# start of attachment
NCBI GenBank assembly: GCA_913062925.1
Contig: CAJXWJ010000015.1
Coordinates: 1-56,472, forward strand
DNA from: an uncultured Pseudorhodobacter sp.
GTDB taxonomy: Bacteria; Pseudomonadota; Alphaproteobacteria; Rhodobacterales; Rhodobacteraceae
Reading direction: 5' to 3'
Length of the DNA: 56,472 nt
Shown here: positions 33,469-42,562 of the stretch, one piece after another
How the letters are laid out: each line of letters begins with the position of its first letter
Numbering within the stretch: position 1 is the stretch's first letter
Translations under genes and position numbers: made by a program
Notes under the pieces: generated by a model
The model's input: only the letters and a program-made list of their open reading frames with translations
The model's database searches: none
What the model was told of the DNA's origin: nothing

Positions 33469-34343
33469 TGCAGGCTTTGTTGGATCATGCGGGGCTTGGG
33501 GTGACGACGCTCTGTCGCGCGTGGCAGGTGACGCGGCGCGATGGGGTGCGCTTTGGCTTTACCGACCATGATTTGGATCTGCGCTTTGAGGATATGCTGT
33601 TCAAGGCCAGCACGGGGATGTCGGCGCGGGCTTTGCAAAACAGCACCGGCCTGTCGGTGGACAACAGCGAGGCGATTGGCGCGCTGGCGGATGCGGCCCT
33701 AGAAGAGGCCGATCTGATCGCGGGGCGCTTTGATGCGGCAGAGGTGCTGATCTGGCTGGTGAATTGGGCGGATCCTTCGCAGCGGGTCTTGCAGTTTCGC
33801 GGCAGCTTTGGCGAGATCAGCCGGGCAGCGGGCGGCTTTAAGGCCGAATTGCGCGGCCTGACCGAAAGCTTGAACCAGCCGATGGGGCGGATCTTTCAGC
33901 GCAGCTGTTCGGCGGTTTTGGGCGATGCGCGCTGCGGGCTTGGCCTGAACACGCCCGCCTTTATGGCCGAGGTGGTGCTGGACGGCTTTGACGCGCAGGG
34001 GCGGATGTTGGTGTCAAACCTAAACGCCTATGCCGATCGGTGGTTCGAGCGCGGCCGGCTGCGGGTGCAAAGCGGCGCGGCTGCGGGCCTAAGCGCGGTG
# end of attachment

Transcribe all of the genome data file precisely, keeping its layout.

NCBI GenBank assembly: GCA_913062925.1
Contig: CAJXWJ010000015.1
Coordinates: 1-56,472, forward strand
DNA from: an uncultured Pseudorhodobacter sp.
GTDB taxonomy: Bacteria; Pseudomonadota; Alphaproteobacteria; Rhodobacterales; Rhodobacteraceae
Reading direction: 5' to 3'
Length of the DNA: 56,472 nt
Shown here: positions 33,469-42,562 of the stretch, one piece after another
How the letters are laid out: each line of letters begins with the position of its first letter
Numbering within the stretch: position 1 is the stretch's first letter
Translations under genes and position numbers: made by a program
Notes under the pieces: generated by a model
The model's input: only the letters and a program-made list of their open reading frames with translations
The model's database searches: none
What the model was told of the DNA's origin: nothing

Positions 33469-34343
33469 TGCAGGCTTTGTTGGATCATGCGGGGCTTGGG
33501 GTGACGACGCTCTGTCGCGCGTGGCAGGTGACGCGGCGCGATGGGGTGCGCTTTGGCTTTACCGACCATGATTTGGATCTGCGCTTTGAGGATATGCTGT
33601 TCAAGGCCAGCACGGGGATGTCGGCGCGGGCTTTGCAAAACAGCACCGGCCTGTCGGTGGACAACAGCGAGGCGATTGGCGCGCTGGCGGATGCGGCCCT
33701 AGAAGAGGCCGATCTGATCGCGGGGCGCTTTGATGCGGCAGAGGTGCTGATCTGGCTGGTGAATTGGGCGGATCCTTCGCAGCGGGTCTTGCAGTTTCGC
33801 GGCAGCTTTGGCGAGATCAGCCGGGCAGCGGGCGGCTTTAAGGCCGAATTGCGCGGCCTGACCGAAAGCTTGAACCAGCCGATGGGGCGGATCTTTCAGC
33901 GCAGCTGTTCGGCGGTTTTGGGCGATGCGCGCTGCGGGCTTGGCCTGAACACGCCCGCCTTTATGGCCGAGGTGGTGCTGGACGGCTTTGACGCGCAGGG
34001 GCGGATGTTGGTGTCAAACCTAAACGCCTATGCCGATCGGTGGTTCGAGCGCGGCCGGCTGCGGGTGCAAAGCGGCGCGGCTGCGGGCCTAAGCGCGGTG